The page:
Skip to main content

Leaked Intel processor could help Google Pixel Slate dual-boot into Windows

Leaked benchmarks for the Google Pixel Slate reveals that Google’s first Chrome OS tablet may be released with an Intel processor instead of the ARM-powered chipset found on many Chromebooks on the market today. The device is expected to be unveiled on October 9, and it was previously known in early leaks by its code name, “Nocturne.”

The Geekbench database uncovered by PhoneArena reveals that the Pixel Slate will ship with an Intel Core i7-8500Y processor. The eighth-generation Intel dual-core processor is part of the company’s Amber Lake series, which uses a low-powered 5-watt design. As such, don’t expect performance to be quite as fast as the Core i7 found on mainstream notebooks, but the Intel chipset should still pack in plenty of power.

In addition to the Amber Lake processor, the device is also expected to ship with 16GB of RAM. It’s unclear how this configuration fits in with Google’s Pixelbook lineup, or whether Google will offer a higher end model with a Kaby Lake R processor. The Kaby Lake R chipset would make the Pixel Slate a successor to the current Pixelbook. Although it’s not as powerful as the chipset on the Pixelbook, the Pixel Slate’s Amber Lake processor could make this device more affordable.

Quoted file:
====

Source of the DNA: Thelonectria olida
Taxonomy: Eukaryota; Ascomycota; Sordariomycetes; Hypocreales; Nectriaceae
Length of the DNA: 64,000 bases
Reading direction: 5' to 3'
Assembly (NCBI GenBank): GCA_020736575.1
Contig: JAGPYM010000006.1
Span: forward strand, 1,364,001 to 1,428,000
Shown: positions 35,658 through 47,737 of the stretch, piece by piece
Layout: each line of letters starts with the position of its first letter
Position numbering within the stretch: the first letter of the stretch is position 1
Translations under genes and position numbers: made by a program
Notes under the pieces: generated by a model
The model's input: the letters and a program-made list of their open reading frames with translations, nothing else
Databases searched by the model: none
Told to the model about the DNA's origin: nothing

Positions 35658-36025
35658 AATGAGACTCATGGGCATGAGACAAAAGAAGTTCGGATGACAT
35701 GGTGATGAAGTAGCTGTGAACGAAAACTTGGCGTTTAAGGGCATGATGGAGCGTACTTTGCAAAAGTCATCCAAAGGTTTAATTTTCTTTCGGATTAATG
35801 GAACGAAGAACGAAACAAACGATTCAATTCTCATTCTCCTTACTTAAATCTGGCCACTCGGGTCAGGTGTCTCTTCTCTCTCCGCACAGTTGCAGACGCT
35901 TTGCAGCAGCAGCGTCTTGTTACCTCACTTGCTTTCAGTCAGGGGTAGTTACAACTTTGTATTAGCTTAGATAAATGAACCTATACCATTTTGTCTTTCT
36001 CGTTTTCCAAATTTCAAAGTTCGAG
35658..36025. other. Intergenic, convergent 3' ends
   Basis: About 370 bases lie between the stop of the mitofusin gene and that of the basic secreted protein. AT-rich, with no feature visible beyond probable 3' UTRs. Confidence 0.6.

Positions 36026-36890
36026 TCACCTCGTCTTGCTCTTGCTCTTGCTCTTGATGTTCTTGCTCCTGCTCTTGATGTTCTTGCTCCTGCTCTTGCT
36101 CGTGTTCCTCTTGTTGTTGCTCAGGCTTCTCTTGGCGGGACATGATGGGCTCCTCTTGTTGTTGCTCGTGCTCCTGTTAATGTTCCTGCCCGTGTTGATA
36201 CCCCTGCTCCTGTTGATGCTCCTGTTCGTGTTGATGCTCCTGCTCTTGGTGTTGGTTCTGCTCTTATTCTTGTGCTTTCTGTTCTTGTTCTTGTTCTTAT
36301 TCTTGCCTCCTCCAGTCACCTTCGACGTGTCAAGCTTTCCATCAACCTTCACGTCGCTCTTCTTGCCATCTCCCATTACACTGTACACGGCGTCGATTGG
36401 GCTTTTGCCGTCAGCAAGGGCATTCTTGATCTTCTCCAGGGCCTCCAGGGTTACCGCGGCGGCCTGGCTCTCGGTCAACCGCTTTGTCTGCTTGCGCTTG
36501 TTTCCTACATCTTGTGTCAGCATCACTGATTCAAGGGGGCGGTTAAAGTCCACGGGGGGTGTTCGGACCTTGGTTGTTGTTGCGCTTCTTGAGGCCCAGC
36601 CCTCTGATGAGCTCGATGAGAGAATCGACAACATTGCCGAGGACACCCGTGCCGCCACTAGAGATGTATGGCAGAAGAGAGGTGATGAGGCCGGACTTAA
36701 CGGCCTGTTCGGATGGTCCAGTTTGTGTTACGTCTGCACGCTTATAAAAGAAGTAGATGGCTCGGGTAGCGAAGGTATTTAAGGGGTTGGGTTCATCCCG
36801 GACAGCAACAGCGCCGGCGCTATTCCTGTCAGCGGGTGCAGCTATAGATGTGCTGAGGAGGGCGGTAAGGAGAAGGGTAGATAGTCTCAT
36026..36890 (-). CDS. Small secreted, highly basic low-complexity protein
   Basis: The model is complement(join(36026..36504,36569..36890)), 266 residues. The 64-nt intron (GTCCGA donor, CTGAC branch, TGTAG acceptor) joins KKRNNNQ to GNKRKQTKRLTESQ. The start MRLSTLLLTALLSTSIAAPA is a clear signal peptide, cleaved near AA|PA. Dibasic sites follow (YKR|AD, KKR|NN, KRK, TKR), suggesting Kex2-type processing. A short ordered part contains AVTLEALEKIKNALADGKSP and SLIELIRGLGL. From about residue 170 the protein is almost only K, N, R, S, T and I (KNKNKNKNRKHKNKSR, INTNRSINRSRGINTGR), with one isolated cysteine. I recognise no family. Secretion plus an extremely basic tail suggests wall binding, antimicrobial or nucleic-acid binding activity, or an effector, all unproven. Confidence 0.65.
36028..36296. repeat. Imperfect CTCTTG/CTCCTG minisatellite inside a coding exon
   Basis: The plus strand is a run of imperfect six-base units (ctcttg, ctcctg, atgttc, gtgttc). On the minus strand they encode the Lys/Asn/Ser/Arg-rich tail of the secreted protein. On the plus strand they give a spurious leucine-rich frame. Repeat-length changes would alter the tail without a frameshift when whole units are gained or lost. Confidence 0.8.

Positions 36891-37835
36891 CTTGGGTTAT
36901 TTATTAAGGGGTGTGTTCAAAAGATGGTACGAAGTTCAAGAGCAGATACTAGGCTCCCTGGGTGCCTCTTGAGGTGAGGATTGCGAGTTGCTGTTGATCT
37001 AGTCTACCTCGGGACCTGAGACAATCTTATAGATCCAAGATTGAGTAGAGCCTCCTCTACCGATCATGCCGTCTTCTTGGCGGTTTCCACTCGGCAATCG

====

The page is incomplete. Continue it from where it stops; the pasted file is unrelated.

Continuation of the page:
Unlike budget-friendly ARM-based Chromebooks, Google has historically leaned on Intel for processing power on its own branded Chrome OS devices, including the Chromebook Pixel and the Pixelbook. This year, with rumors that Chrome OS could allow users to dual-boot into Windows 10, Google’s reliance on an Intel x86 processor is even more important. If this rumor turns out to be true, then the Intel chipset will not only give the Pixel Slate the performance it needs to fluidly handle Chrome OS for demanding users, but it will also bring compatibility with Windows. The addition of Windows means that the Pixel Slate can run apps from three operating systems: Windows, Chrome OS, and Android.

The benchmark showed that the Pixel Slate runs Android 9 Pie. While most Chromebooks on the market today capable of running Android apps run Android 7.1.1, this is the first time that we’re seeing Android 9 Pie on Chrome OS.

As a tablet, the Pixel Slate is expected to arrive with a detachable keyboard, compact design, and a side-mounted fingerprint scanner. The detachable design isn’t the first for Chrome OS — that honor goes to the HP Chromebook x2 — but it will allow the Pixel Slate to compete against other consumer tablets, including Apple’s iPad with its keyboard accessory and Microsoft’s Surface Go.

Editors' Recommendations